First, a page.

Dropping a pre-release single before the main album has become a common strategy for many companies in the K-Pop industry — especially among 4th generation artists. Music labels across the globe have used this tactic to build excitement for an artist’s album release. But is this approach as effective as many think in the world of K-Pop “comebacks?”
As most K-Pop fans would already know, a “comeback” refers to the release of new music, even if the artist or group hasn’t been on a break. Agencies carefully plan these comebacks, each with a unique concept influencing everything from the act’s name to their clothes and choreography. Essentially, a comeback is a promotional cycle for every mini or studio album release an artist has.
boa lamenting about how short album promo periods are nowadays pic.twitter.com/vINR7SHINl
— 💥 (@N3GADOLA) July 21, 2023
Traditionally, K-Pop companies focused promotions on a single track — the album’s title track. Unlike many Western artists who release multiple singles before an album, K-Pop likes to keep everything under wraps until the full album is released.
However, this has come to change with the aim of global appeal. K-Pop labels have started adopting the method of releasing pre-release singles in an attempt to build hype around an album. This strategy seems to have its critics, with fans being the first to express their dislike of the method.
unpopular k-pop opinion probably but unless you’re a big group, the pre-release formula does NOT work and ruins comeback hype. 90% of groups need to stop doing it pic.twitter.com/ptkyjE14b1
— . (@fcknlisa) January 12, 2024
One prominent issue is the potential confusion it can create. When a pre-release single is accompanied by a high-quality music video, it sets a certain level of expectation and excitement akin to that of a main title track. This often leads to a situation where fans, especially the more casual listeners, might mistake the pre-release for the main event.
Consequently, when the actual title track is released, it might not receive the level of attention or enthusiasm it deserves, having been overshadowed by the pre-release.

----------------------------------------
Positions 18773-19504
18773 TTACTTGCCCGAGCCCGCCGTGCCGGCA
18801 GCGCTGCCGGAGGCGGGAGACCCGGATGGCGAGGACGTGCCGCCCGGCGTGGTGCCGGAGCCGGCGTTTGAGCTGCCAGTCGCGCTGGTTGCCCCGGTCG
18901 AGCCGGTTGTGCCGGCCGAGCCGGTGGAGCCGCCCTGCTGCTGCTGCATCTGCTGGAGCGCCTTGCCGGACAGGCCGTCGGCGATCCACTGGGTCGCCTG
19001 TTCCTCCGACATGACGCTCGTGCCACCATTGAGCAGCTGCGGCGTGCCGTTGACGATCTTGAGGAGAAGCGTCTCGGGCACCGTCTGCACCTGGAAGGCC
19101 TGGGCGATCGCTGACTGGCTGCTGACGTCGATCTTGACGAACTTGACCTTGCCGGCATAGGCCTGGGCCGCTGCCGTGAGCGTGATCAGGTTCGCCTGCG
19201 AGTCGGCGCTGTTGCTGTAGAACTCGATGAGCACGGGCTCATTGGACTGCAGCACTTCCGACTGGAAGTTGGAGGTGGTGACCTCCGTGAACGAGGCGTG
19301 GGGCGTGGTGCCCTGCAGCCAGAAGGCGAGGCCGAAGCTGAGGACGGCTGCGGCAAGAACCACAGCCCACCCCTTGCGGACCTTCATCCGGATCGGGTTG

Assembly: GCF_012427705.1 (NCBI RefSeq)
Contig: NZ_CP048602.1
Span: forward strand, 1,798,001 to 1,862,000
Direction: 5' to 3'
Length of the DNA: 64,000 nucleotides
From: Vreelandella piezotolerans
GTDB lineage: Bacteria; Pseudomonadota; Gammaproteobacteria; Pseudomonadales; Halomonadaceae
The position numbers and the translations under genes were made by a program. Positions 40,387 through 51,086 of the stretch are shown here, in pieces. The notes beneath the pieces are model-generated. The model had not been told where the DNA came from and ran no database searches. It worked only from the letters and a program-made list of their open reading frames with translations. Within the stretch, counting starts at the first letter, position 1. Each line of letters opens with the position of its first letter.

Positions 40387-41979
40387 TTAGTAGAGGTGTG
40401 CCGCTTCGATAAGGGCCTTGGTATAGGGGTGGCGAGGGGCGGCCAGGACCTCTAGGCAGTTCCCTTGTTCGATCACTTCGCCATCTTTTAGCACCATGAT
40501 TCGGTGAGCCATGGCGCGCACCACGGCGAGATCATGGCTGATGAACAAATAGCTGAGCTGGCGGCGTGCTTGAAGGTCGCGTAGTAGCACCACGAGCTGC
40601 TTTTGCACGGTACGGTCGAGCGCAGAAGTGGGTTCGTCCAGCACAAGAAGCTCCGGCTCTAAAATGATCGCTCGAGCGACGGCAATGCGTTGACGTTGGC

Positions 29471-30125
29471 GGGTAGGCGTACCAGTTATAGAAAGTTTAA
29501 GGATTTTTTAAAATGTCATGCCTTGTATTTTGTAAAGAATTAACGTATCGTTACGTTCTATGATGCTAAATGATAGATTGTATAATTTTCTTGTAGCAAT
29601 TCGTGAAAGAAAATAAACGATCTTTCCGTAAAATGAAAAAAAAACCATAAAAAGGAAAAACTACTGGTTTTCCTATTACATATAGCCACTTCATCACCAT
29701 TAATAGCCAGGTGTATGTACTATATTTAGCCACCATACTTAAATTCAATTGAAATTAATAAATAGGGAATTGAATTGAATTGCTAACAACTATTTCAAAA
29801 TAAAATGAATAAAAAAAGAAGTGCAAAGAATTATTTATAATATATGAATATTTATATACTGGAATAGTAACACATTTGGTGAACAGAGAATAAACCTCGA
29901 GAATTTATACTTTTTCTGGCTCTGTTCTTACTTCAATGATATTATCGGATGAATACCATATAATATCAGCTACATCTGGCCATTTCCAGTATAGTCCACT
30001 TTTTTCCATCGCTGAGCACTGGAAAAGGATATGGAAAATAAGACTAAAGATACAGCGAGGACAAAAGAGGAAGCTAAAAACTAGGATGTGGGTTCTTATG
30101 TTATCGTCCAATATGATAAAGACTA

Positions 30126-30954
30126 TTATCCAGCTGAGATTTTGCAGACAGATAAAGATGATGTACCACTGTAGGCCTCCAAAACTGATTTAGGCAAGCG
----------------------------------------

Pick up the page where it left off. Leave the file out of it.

Another point of contention is the accessibility of these pre-release singles. In an era where streaming platforms like Spotify dominate music consumption, the absence of these singles from such platforms can be a source of frustration for fans.
mr vampire on streaming platforms now pic.twitter.com/xftZo98dcI
— . (@thyonIy) January 8, 2024
Furthermore, there’s a conversation about the quality of these pre-release tracks. Fans have high expectations, often anticipating that these singles will showcase the same level of creativity and polish as the title tracks. However, when these pre-releases come across as more akin to B-side tracks — lacking the hallmark quality and innovation usually associated with K-Pop title tracks — it can lead to disappointment.
Most fans seem to agree that the effectiveness of pre-release singles varies based on how they’re handled. For example, NewJeans and BLACKPINK successfully treated their pre-releases like main singles, maintaining high hype for the album. If you ask a casual listener, not many will be able to tell you that songs like “Ditto” and “How You Like That” are actually pre-releases.
[ARTICLE] #NewJeans ‘Ditto’ is considered a representative success story
These days, K-pop singers’ pre-released songs are becoming as popular as their title songs. For fans, the ripple effect of the pre-release song is so great that it is said that “there are two comebacks!” pic.twitter.com/1PYGg5x3eH
— 𝙉𝙚𝙬𝙅𝙚𝙖𝙣𝙨 𝘽𝙧𝙖𝙣𝙙𝙨 (@NewJeansBrands) April 9, 2023
Funfact: “how you like that” by blackpink popularized the pre-release trend in kpop industry. pic.twitter.com/BLEEt27HHX
— blackpink on repeat. (@bponrepeat_1) December 14, 2023
Meanwhile, JYP Entertainment‘s strategy for ITZY‘s BORN TO BE album faced criticism. The group released two pre-release singles and solo tracks for all members, resulting in seven music videos over 22 days. While this thrilled existing fans, it overwhelmed casual listeners, causing confusion about the main title track and its release date.
kpop promotions have turned into such a cluster fuck lately bc companies just do whatever, like nobody knows what itzy’s title track is supposed to be
— 🐦⬛ (@ashfixation) January 3, 2024
64 pre releases later we finally got the album! https://t.co/3AdYZQiWQT
— malin ❄️ (@yutasversion) January 8, 2024
With this in mind, pre-release singles can be a double-edged sword in K-Pop. When done right, they build anticipation and engage fans. However, overdoing it or failing to clearly distinguish these from the main title track can dilute the impact. The key lies in striking a balance between generating excitement and maintaining clarity for both dedicated and casual fans.